Do you like red-flowering plants?

I do.


Many of the landscape plants in the southwestern landscape tend to be found in shades of purple and yellow.  As a result, I tend to include plants with red flowers whenever I create a design to help balance the purple and yellows in the plant palette.

Baja Fairy Duster (Calliandra californica) is one of my favorites because it has such unusual flowers.  

They do look like ‘fairy-dusters’, don’t they?  The unique shape of the flowers is due to the fact that the showy part of each flower is actually a bunch of stamens grouped together – you don’t see the petals.

You can learn more about this beautiful, drought-tolerant, low-maintenance shrub including what zones it will grow in, in my latest plant profile for Houzz

Which red-flowering plants is your favorite?




Springtime in the desert southwest is a glorious time.  

We say “goodbye” to cold, winter temperatures and delight in the landscape around us and it bursts into bloom.

I enjoy spending time outdoors this time of year, realizing that soon I will go into what I like to call ‘summer hibernation’ as the temperatures reach triple digits.

Today, I thought that I would share with you some beautiful, pink flowering plants that are in bloom right now…

Pink Fairy Duster (Calliandra eriophylla)

Pink fairy duster shows off its pink flowers once a year in spring.  The rest of the year, it quietly recedes into the background until spring arrives again.

Beavertail Prickly Pear (Opuntia basilaris)

My favorite prickly pear has vibrant, pink flowers throughout spring.  One of the reasons that I like beavertail prickly pear is that it stays rather small and does not become overgrown like other species can.

Parry’s Penstemon (Penstemon parryi)

I’m a sucker for plants that produce flowering spikes, like Parry’s penstemon.  It has such a delicate, pink color and hummingbirds find it irresistible.

Pink California Poppy

Did you know that the traditional, orange California poppy (Eschscholzia californica) comes in other colors?  I think I’m in love with the pink variety.

‘Raspberry Ice’ Bougainvillea

Bougainvillea makes an excellent container plant. All you have to do is water them deeply and then allow them to dry out before watering again.  Although I have a deep, magenta bougainvillea in my own garden – I must admit that I really like the variety ‘Raspberry Ice’ which has cream-colored brachts with pink tips.

Pink Gaura (Gaura lindheimeri ‘Siskiyou Pink’

Although traditionally a summer-bloomer, this pink gaura was already blooming in March.  I have white gaura growing underneath my front windows and I love it.

Mexican Evening Primrose (Oenothera berlandieri)

Pink, cup-shaped blooms cover Mexican evening primrose in spring.  This groundcover looks great in natural desert landscapes, but can be invasive, so be careful where you use it.

Hedgehog Cactus (Echinocereus engelmannii)

The one beauty of this spiny cactus are its magenta flowers that appear in spring.

In my own garden, I have two pink flowering plants in bloom…

Hollyhock

Every year, hollyhocks come up from seed next to one of my vegetable gardens.  They tower over our house and are at least 15 feet tall. 

I first planted hollyhock seeds 4 years ago and that was it.  Every year, they self-seed and I thin them out so that 5 remain.  I’m never sure what color variety will come up.  Sometimes they are white, pale pink or red.



This year, they are deep pink.  Aren’t they pretty?

Pink Wood Sorrel 

I received a small division of pink wood sorrel from a fellow blogger who lives in Oregon.  I wasn’t sure if I could grow it in our desert climate.  So, I gave it a home in my vegetable garden.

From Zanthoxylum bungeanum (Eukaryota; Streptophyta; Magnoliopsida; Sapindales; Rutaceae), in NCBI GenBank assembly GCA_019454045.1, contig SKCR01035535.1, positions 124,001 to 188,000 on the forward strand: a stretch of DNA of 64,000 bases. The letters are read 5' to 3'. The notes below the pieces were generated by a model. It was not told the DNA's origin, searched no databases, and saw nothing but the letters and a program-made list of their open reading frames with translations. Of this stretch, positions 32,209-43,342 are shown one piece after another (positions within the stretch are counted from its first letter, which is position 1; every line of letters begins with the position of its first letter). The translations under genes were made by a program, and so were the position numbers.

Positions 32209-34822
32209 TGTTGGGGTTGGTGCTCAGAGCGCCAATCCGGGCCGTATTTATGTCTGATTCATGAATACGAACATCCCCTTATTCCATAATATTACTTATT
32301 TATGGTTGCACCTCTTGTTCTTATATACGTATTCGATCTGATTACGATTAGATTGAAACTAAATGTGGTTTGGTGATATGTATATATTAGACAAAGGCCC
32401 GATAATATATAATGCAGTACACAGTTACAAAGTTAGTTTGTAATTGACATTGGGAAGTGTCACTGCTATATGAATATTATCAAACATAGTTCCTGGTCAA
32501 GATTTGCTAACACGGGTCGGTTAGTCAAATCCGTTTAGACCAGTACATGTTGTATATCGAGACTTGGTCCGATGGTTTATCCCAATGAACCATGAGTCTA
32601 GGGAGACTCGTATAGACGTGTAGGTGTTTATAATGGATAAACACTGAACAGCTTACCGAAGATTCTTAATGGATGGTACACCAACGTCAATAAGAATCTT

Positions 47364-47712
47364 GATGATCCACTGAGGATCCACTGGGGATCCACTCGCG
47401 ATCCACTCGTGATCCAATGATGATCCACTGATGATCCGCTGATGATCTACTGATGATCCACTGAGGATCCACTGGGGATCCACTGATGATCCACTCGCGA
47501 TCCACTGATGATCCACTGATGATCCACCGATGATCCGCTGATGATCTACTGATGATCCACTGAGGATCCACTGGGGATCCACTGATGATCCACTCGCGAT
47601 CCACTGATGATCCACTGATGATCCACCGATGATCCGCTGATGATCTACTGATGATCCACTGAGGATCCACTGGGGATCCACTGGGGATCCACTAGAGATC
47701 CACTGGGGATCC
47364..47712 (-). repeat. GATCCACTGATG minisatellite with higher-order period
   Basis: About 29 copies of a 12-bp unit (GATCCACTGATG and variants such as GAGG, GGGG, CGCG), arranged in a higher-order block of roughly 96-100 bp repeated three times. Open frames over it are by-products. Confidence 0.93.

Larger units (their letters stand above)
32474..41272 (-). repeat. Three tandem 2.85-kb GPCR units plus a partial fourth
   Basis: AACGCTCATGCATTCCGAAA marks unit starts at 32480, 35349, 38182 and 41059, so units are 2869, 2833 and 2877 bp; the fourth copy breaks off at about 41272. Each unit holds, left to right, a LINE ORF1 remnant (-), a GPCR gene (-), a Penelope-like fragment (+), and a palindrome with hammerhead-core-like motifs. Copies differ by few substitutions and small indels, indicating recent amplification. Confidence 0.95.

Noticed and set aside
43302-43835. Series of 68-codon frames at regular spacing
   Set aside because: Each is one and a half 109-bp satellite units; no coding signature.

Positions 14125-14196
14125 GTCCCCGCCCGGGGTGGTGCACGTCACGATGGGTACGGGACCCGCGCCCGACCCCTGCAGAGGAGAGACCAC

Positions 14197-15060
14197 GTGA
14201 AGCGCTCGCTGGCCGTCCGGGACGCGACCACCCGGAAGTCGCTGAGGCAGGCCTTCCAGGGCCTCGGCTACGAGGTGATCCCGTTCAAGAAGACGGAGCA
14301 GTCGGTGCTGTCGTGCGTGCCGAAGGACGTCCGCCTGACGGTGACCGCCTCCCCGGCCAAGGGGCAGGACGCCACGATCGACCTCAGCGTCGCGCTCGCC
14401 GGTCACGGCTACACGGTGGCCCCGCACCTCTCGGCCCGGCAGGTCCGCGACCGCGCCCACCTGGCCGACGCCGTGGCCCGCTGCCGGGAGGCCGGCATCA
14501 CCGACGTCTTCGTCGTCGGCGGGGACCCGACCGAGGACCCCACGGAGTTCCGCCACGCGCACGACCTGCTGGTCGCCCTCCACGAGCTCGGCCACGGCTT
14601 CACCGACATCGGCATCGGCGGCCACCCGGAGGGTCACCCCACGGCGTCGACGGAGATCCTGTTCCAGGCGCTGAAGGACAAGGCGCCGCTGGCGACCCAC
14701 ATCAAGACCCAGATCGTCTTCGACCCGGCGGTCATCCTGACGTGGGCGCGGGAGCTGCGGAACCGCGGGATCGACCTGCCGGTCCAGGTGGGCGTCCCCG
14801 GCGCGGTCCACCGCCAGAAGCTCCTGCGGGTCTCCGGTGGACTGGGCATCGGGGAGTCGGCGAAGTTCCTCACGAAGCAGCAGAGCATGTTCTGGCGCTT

Since then, it has done so well.  So well in fact, that I have divided it and planted it in all three of my vegetable gardens.  

It dies back to the ground in summer, but comes back in fall.

Do you have any favorite pink-blooming plants?  Are any in your garden?  

This is a story about new beginnings – one for a new cactus and another beginning for my second-oldest daughter, Rachele.

Believe me when I say that both stories are connected in a way.

This cactus, above, is a Mexican Fence Post (Pachycereus marinatus), which has been happily growing in my front garden. 

What may not be initially obvious is that 11 years ago, I started this cactus from a 2 ft. piece of one (called a ‘cutting’) given to me by a client from their large Mexican Fence Post cactus.

Well, exactly 1 year ago, I repeated the favor for our neighbors.


Look carefully at the photo above and compare it with the first one.  Can you see where we cut off a piece of the cactus?

Our neighbors had recently re-landscaped their front yard and wanted a cactus like ours.  Of course, they knew that they would have to start out with a much smaller one – but they were unprepared for how expensive it would be to buy one at the nursery.

Our cactus had been growing so well, we decided to offer them a piece (cutting) off of our Mexican Fence Post.  So, my husband, daughter and I gathered together to take a cutting from our cactus.

Here is how we did it…


We selected a good-sized length of cactus and while I held onto it, my husband took a pruning saw and started sawing it off at the bottom.

Multiple layers of newspaper and gloves are helpful to use to grab onto cacti with short thorns. For cacti with longer thorns, you can use carpet remnants.

When you cut out a piece of cactus, it will be much heavier then you are expecting – so be prepared.


My husband and daughter wheeled the cactus cutting over to our neighbor’s house using our wheelbarrow.


We then placed the cutting in a dry, shady spot for 2 weeks in order to allow the cut site to ‘callus’ over, which would protect the cacti from rotting when it is replanted.

*Exactly 3 days after helping us with the cactus cutting, my daughter, Rachele, left for the Navy and basic training.  It was a sad goodbye for us, but a new beginning for her.